Author Topic: DesignCAD 3D Max 21 or TurboCAD Deluxe 18?  (Read 6278 times)

Mon

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DesignCAD 3D Max 21 or TurboCAD Deluxe 18?
« on: January 05, 2012, 04:24:42 AM »
Hi All,

Nice community here :)

I have been using CAD intermittently since 1991, starting with DOS EasyCAD and FastCAD to make land survey drawings, then TurboCAD in the mid 90s for a couple of years before switching to Autosketch 8 in the late 90s, mainly for architectural drawings. I have used Sketchup more recently to get a idea of how to produce 3D drawings.

My father has been using TurboCAD for about 10 years (currently using an out of date v 9.2) and has had some problems with it. He uses it to draw fairly simple engineering diagrams. He has decided to upgrade or try an alternative, but is worried at nearly 80 it takes him a long time to pick stuff up and the curve for TurboCAD was steep enough. He lives in a remote part of Africa and has only recently got a decent internet connection, so was basically on his own trying to learn.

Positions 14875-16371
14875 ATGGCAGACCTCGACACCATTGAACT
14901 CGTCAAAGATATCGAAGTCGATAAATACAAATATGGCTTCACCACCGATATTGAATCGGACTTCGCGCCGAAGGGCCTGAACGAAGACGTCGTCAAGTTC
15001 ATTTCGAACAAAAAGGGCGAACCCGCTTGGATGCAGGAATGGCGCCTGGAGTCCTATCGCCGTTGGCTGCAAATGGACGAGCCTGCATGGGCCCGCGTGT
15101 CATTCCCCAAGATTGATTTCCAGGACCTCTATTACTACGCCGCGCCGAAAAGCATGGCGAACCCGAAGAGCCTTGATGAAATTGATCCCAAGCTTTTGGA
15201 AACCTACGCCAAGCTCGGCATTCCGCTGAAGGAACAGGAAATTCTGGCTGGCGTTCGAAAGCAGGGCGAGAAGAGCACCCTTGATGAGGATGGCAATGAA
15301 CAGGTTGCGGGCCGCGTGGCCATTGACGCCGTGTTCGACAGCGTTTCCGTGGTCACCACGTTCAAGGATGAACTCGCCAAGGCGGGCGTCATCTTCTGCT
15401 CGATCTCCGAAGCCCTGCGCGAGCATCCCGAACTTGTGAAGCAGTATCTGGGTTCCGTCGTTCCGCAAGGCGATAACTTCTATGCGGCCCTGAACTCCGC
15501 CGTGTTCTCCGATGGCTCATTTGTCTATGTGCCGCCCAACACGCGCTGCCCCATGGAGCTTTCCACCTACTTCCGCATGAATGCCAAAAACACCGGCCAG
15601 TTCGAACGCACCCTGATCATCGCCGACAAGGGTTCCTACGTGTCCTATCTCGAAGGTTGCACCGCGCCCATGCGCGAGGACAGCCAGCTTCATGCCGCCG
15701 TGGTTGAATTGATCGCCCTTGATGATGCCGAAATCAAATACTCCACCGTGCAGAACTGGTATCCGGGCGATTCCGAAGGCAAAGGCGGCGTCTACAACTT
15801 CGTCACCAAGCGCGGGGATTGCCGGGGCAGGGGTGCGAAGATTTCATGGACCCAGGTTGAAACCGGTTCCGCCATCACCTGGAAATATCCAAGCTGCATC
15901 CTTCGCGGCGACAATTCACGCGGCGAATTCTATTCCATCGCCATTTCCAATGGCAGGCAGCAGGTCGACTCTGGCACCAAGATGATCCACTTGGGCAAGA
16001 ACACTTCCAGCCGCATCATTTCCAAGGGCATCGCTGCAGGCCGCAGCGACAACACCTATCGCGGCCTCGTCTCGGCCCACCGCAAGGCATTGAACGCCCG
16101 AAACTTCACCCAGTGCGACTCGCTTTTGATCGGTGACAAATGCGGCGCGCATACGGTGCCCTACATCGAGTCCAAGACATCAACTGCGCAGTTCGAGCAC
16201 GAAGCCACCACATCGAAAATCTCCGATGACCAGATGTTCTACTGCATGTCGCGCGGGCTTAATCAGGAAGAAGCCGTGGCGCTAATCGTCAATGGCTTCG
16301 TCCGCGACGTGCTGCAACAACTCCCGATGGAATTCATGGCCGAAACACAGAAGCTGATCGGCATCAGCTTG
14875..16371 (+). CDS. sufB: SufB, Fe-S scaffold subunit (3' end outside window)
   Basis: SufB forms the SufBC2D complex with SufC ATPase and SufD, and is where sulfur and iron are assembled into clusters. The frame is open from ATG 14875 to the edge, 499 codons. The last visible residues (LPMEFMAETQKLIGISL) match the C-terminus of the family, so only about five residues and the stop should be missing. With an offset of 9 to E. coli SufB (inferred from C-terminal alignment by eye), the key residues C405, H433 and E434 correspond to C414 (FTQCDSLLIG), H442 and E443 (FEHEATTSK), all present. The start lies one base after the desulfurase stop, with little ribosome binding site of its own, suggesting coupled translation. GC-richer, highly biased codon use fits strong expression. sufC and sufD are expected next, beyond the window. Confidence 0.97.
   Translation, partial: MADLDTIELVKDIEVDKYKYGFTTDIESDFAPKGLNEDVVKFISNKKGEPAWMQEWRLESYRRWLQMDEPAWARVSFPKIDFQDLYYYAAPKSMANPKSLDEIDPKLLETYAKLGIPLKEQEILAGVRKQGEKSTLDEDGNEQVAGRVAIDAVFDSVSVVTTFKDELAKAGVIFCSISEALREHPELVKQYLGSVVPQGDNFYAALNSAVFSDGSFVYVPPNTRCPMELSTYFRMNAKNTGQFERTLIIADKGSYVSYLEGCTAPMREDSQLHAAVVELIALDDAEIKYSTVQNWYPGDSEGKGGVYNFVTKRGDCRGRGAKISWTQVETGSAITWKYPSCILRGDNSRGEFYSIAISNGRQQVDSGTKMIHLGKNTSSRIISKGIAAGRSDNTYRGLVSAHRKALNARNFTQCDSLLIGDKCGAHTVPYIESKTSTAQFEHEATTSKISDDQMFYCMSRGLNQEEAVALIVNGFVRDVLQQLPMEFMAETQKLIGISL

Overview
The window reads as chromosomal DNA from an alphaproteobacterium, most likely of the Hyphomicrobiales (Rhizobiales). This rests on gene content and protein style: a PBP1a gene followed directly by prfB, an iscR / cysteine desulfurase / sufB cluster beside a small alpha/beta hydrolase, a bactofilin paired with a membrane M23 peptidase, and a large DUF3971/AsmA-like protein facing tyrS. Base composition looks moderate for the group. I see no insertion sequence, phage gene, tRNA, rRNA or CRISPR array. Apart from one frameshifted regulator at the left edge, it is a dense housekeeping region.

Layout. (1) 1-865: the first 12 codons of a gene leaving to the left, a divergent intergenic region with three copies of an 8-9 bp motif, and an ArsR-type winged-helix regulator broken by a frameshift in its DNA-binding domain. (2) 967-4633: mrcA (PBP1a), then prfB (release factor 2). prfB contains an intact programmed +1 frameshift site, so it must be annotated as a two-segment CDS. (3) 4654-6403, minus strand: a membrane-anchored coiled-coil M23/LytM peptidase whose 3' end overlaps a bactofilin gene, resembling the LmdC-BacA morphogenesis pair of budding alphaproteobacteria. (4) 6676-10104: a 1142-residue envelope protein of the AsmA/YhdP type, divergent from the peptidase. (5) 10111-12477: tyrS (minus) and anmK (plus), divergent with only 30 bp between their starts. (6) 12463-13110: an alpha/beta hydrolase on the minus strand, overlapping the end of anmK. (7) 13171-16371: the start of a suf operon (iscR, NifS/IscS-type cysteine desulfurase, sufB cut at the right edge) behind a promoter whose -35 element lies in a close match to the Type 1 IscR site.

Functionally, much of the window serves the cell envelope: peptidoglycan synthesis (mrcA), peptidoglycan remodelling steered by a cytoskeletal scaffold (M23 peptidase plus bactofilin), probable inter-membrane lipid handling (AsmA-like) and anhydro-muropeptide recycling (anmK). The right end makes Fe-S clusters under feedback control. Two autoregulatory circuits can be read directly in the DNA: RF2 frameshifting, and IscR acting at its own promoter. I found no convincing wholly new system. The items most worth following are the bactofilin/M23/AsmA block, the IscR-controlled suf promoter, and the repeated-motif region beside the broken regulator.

I want to take his 2D drawings and turn them into 3D, and also to be able to help him with whatever program he chooses for his 2D work. So we are looking for a cheap package we can both buy, and it seems it is a choice between TurboCAD Deluxe 17 and DesignCAD 3d Max. All his files are in TCW format so would need converting to dwg (maybe as a batch?).

Assuming I can help him pick up DesignCAD, can anyone tell me what the major differences are regarding 3D work between TC Deluxe and DC? When I look on the TurboCAD forum, everyone seems to favour the Pro or Platinum versions, which are far too expensive. I don't want photorealistic images as they will be used for construction manuals and likely to be shaded only. Any particular reasons we should pick DesignCAD?

One other question, I want to be able to create a 3D model then show it as an exploded isometric to show how the pieces fit together. Is it a matter of copying the drawing and manually separating the parts, or is there a built-in way to achieve this?

Thanks for reading. 


MarkX

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Re: DesignCAD 3D Max 21 or TurboCAD Deluxe 18?